The 5 Most Surprising Inventions to Come Out of World War I

From TIME - April 6, 2017

If necessity is the mother of invention, it stands to reason that the life-and-death situations of war have often provoked more than their fair share of light-bulb moments. Such ideas and items are later associated with everyday peacetime life, but their origins are on the battlefield.

In light of the 100th anniversary of America entering World War I on April 6, 1917, TIME has compiled some of the most surprising innovations that came out of U.S. involvement in what has been called the first real technology war, with the help of Doran Cart, senior curator at the National World War IMuseum and Memorial in Kansas City, Mo.

Kotex and Kleenex

As battlefield injuries grew, the cotton supply shrunk. The company Kimberly-Clark developed a substitute made from wood pulp and dubbed it Cellucotton. The new material was pitched to the U.S. surgeon general as a substitute for cotton surgical dressing for war wounds and as a filter in gas masks. Two employees developed the material after visiting European pulp and paper mills in 1914 and seeing that manufacturers overseas were using processed pulp to make something that could stand in for cotton.

During the war, the company claims it produced 380 to 500 feet of Cellucotton per minute, according to the company. Red Cross nurses started using the new material as sanitary pads during their menstrual periods, ditching the old-fashion diaper-like flannel products that American women typically washed and reused, according to The Curse, A Cultural History of Menstruation. Post-war, Kimberly-Clark had to figure out what to do with the surplus of Cellucotton that was left over, which the company had bought back from the government. After hearing about how the nurses were using it, they made a version to sell to consumers. It was hand-produced and sold in 1920 at 60 cents per 12-packmaking it the company's first consumer product: Kotex sanitary napkins.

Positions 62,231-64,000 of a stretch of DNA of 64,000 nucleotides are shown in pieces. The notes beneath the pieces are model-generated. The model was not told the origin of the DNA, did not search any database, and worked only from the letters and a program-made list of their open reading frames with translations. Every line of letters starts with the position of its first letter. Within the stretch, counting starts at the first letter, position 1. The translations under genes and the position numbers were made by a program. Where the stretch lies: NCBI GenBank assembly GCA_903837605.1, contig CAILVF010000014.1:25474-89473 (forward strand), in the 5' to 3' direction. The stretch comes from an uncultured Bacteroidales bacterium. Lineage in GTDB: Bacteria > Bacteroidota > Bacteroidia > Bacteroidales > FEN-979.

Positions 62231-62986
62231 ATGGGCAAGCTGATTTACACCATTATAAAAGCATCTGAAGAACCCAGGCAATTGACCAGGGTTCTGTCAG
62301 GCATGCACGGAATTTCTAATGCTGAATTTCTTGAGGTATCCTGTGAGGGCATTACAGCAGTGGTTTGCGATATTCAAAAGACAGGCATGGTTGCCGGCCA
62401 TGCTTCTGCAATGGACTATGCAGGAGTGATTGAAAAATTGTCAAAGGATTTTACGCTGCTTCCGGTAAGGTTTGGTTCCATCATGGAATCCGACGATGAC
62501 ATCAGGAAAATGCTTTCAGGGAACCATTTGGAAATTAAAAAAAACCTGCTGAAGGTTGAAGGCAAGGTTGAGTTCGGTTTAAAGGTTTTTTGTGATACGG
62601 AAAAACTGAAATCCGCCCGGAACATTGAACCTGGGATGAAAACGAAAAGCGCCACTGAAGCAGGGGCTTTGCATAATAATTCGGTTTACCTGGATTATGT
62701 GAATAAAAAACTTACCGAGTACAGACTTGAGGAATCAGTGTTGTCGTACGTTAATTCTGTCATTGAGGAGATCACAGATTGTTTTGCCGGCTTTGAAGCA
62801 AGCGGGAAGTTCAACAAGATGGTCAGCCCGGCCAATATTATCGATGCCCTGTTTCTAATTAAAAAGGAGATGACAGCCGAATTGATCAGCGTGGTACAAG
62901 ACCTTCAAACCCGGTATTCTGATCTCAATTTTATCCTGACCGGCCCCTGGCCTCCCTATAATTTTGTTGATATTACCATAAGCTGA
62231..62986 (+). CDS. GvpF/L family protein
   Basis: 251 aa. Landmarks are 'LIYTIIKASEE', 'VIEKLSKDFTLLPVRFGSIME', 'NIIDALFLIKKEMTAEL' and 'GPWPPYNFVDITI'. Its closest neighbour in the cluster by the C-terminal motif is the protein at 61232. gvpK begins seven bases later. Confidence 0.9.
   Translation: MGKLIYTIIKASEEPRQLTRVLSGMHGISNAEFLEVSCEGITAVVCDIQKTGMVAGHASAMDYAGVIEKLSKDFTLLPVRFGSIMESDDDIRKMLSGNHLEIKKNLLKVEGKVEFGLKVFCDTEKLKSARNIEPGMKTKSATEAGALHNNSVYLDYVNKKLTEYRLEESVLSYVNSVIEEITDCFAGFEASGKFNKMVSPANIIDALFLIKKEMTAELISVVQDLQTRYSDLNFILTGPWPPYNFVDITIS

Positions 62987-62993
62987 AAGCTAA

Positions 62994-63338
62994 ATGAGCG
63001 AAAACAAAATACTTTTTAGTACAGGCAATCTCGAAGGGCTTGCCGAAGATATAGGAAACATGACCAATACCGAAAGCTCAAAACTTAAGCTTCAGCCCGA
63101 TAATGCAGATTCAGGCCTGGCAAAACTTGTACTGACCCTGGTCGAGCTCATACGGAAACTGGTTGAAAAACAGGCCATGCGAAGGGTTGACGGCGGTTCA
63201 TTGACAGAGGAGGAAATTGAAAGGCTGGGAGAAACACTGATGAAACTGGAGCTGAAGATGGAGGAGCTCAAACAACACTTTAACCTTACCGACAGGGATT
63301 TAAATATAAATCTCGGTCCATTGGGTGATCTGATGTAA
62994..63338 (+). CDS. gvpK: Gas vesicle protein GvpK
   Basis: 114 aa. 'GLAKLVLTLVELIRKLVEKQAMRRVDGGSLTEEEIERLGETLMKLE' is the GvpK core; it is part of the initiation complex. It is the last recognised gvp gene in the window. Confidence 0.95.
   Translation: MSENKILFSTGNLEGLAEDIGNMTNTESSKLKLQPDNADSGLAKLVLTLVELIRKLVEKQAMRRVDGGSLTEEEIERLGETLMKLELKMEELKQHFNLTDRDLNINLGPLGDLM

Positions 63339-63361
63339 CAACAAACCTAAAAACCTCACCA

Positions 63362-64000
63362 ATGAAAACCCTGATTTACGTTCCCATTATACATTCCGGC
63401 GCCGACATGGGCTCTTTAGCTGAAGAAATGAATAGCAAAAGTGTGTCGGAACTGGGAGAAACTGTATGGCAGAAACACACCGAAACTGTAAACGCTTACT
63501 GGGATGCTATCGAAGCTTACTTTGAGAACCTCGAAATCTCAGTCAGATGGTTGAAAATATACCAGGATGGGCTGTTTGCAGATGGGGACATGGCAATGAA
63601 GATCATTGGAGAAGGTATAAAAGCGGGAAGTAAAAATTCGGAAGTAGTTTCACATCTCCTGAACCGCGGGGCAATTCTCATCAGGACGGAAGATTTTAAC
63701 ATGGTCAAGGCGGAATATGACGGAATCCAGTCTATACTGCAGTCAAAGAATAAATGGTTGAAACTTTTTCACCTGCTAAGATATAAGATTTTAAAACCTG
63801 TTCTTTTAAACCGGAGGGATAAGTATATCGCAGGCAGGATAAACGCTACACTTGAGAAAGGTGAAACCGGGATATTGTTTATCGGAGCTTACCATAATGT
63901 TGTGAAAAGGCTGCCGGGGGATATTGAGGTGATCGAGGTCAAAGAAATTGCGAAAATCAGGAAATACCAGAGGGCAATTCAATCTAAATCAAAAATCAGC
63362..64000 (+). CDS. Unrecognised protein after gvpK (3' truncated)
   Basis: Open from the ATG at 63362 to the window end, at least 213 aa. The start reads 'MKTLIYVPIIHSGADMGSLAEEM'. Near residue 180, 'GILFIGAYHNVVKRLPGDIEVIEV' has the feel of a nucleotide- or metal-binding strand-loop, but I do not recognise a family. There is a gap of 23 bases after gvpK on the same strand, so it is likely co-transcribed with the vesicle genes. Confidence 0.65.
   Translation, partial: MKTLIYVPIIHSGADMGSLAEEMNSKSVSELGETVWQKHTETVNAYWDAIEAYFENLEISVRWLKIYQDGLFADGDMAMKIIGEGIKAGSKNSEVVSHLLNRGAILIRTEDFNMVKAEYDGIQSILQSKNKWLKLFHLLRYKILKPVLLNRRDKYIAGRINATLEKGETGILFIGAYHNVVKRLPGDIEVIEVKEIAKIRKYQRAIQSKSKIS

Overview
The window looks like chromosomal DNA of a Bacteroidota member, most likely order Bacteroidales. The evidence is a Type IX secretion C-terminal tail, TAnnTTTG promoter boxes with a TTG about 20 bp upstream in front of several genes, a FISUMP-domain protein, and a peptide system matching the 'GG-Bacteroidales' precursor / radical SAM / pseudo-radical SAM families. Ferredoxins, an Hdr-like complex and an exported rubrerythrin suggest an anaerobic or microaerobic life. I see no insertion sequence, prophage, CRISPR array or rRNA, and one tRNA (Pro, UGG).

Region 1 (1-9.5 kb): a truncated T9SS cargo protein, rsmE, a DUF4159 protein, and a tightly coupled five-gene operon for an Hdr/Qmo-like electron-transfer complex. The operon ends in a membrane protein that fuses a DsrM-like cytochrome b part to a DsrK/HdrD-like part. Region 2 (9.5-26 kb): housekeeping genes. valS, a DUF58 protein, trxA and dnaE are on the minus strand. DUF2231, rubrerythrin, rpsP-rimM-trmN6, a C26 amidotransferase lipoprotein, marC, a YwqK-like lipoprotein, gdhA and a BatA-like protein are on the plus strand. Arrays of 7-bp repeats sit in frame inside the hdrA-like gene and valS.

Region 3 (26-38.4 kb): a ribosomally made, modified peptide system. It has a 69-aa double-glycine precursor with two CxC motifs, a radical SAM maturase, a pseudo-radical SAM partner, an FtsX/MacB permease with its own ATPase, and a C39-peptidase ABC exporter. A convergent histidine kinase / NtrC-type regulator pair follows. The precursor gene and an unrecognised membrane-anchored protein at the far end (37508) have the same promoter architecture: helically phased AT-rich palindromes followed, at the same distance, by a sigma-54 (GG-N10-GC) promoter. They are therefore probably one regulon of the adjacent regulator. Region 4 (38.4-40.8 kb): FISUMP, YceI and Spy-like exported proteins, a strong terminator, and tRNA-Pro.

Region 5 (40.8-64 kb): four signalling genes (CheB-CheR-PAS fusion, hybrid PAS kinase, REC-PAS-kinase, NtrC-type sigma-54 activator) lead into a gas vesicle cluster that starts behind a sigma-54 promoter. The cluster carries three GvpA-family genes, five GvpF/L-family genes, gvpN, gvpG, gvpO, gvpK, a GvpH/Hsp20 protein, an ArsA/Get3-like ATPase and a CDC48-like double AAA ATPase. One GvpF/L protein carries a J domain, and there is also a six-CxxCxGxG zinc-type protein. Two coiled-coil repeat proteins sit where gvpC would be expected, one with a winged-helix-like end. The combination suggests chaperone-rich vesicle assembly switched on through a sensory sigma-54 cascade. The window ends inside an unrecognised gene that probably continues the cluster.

Then researchers figured out another use for the invention. They ironed out heavyweight material into thin sheets, tweaking the ingredients and using different pups to produce a thinner, softer tissue that became known as Kleenexwhich likely took its name from its ability to clean, "while the capital 'K' and the 'ex' ending were adopted from Kotex, which had been introduced four years earlier," according to the company.


Uniforms for soldiers on the battlefield had to hold so many things that pocket watches lost their places. The solution was to adopt something that might have previously made troops turn up their noses. "[Wristwatches] existed before the war, but they were primarily worn by women because they were seen as jewelry," says Cart.


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